2. Affiliated stores were encouraged to develop their own recipes and to sell products without prior approval from Mash under the DELI QUIK mark.
3. Participation in Mash' s delicatessen training program was not mandatory.
4. There was no requirement that ingredients for the goods had to be purchased from Mash, nor was there an approved list of ingredient suppliers.
5. Inspections by Mash of affiliated stores using the DELI QUIK mark were incomplete and insufficient to insure control over the quality of the products sold.
Mestle contended that this resulted in a naked license situation. However, there was evidence which established that:
1. Mash did provide deli training manuals and training programs for deli managers and assistant managers (which were mandatory only for company store personnel).
2. Mash also distributed recipe books for its DELI QUIK products and a sandwich program manual providing specifications in connection with a variety of the sandwiches.
3. Regular merchandising bulletins were sent to the stores.
4. Mash encouraged (although it did not require) affiliated stores to purchase all material from Mash, and over 8% of the raw materials used in DELI QUIK products were, in fact, purchased from Mash.
5. Mash' s district managers did regularly inspect company and affiliated stores to observe operations and to handle problems.
6. Mash also employed a deli merchandiser (an inspector) who visited the delicatessen departments of the stores on a regular basis and oversaw operation of those departments.
1. What is the rationale behind the quality control requirement in trademark licensing? [5 points]
2. Were Mash' s quality control activities, as a whole, adequate to insure the quality of the goods sold or were the alleged defects in Mash's licensing arrangement sufficient to justify a holding of trademark abandonment? [5 points]
Wonderful Computers, Inc. ('WC') is in the business of making and selling computers upon which is loaded, in addition to WC' s copyrighted computer operating system software, a suite of computer applications specifically focused on office management. The office management suite of applications software programs includes software for accounting, word processing, finance, E-Mail, networking, and other functions. The Accounting software, 'ACT-UP' is a critical part of the success in the market of WC' s office management software suite. 'ACT-UP' was independently developed by Struggling Old Software, Inc. ('SOS'), and subsequently licensed exclusively to WC by SOS.
The license agreement WC and SOS requires that WC pay to SOS $100.00 for the use of the intellectual property rights (patents, trade secrets and copyrights) of SOS embodied in 'ACT-UP' in each computer system that it sells incorporating the office management software suite including the 'ACT-UP' accounting software. (A separate license agreement governs WC' s rights to use SOS' s trademark 'Act-UP', and is unrelated to this question.) These royalties are due to SOS quarterly, to be paid within thirty (30) days of the end of each quarter, i.e., December 31, March 31, June 30, and September 30. The license agreement with SOS requires SOS to upgrade the 'ACT-UP' software once per year, with the next upgrade due to WC in July of 1996.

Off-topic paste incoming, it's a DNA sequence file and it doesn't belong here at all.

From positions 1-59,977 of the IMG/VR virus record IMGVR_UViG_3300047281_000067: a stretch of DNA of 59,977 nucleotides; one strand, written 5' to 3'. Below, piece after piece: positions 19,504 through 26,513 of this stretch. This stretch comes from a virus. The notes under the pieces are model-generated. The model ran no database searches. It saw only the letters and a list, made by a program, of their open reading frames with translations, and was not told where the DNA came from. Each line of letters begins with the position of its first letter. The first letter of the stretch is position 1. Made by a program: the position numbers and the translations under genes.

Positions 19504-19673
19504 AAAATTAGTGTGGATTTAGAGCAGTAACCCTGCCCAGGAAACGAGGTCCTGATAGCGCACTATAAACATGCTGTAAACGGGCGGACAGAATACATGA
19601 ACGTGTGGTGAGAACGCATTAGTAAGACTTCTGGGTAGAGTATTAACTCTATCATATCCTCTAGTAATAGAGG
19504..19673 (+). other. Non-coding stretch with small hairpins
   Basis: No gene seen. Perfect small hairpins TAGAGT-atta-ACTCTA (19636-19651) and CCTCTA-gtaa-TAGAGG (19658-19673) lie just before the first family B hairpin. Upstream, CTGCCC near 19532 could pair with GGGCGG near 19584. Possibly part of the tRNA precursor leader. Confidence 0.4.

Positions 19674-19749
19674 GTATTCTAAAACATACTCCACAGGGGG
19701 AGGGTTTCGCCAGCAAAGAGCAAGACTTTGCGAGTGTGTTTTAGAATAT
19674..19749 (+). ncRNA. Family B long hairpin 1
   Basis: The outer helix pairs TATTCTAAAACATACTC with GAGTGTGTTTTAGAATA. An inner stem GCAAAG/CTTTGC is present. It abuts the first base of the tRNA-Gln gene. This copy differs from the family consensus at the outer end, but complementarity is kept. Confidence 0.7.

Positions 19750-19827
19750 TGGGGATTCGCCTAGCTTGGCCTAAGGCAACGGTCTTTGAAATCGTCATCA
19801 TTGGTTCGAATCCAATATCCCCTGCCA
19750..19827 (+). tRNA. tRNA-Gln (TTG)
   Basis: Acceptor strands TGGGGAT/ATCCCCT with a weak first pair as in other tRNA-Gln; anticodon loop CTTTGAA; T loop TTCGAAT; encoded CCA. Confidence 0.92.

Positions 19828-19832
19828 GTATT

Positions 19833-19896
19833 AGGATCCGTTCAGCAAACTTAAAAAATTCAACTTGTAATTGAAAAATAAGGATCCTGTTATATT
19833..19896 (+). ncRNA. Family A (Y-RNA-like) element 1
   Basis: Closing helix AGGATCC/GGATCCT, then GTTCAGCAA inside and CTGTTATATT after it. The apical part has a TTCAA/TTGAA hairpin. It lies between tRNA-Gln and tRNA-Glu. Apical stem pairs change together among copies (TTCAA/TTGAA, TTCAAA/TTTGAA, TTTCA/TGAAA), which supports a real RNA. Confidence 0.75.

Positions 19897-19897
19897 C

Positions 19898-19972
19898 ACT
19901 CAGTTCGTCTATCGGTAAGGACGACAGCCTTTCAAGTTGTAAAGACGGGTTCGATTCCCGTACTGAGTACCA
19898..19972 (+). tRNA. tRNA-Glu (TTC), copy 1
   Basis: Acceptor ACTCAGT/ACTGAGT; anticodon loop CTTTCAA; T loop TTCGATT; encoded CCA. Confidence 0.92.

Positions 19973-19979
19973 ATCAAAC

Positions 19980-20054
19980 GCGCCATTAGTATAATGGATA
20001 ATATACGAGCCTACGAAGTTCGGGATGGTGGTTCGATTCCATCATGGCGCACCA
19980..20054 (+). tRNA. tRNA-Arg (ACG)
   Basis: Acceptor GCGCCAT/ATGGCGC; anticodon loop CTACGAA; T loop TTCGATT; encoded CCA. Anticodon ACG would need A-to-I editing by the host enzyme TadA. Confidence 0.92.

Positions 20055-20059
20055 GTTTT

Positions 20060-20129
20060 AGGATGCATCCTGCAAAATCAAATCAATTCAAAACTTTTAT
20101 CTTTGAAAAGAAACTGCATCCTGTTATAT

SOS has now filed for bankruptcy and a referee/trustee in bankruptcy of the estate of the business of SOS has been appointed.
1. Unless and until the referee/trustee rejects the licensing contract what impact does the fact that SOS had entered bankruptcy proceedings have on the patent, trade secret and copyright license between SOS and WC? Why? [5 points]
2. After the referee/trustee rejects the license agreement between SOS and WC, if the referee does reject the contract, what right does WC have to continue the license to the patents, trade secrets and copyrights embodied in 'ACT-UP'? Can WC maintain the exclusivity of the license? [5 points]
3. After the referee/trustee rejects the license agreement between SOS and WC, if the referee does reject the contract, can WC enforce the obligation of SOS to provide the upgrade to the 'ACT-UP' accounting software, which is due next July? Why? [5 points]
Several years ago, ABC Industries (Licensor) and XYZ Corporation (Licensee),
both American companies, concluded a license agreement with the following
Licensor hereby grants and agrees to grant to Licensee a sole license under Licensed United States Patent Rights to make, have made, use, and sell Licensed Products throughout the United States during the term of this Agreement.A parallel license was also granted to an independent British company under corresponding foreign patent rights outside the U.S.
Recently a serious controversy arose between the parties when XYZ Corporation started to export Licensed Products, made in the U.S. by them, for sale and use in foreign countries where ABC Industries had not obtained corresponding foreign patent rights. XYZ Corporation claimed that they had the right to export to those countries where ABC Industries did not have blocking patents. ABC Industries strenuously disagrees.
Pursuant to an ARBITRATION clause the matter is now in the hands of an ARBITRATOR for decision under Rules of the American Arbitration Association.
In whose favor should the Arbitrator settle this controversy? Why? [10 points]
* * * END OF EXAMINATION * * *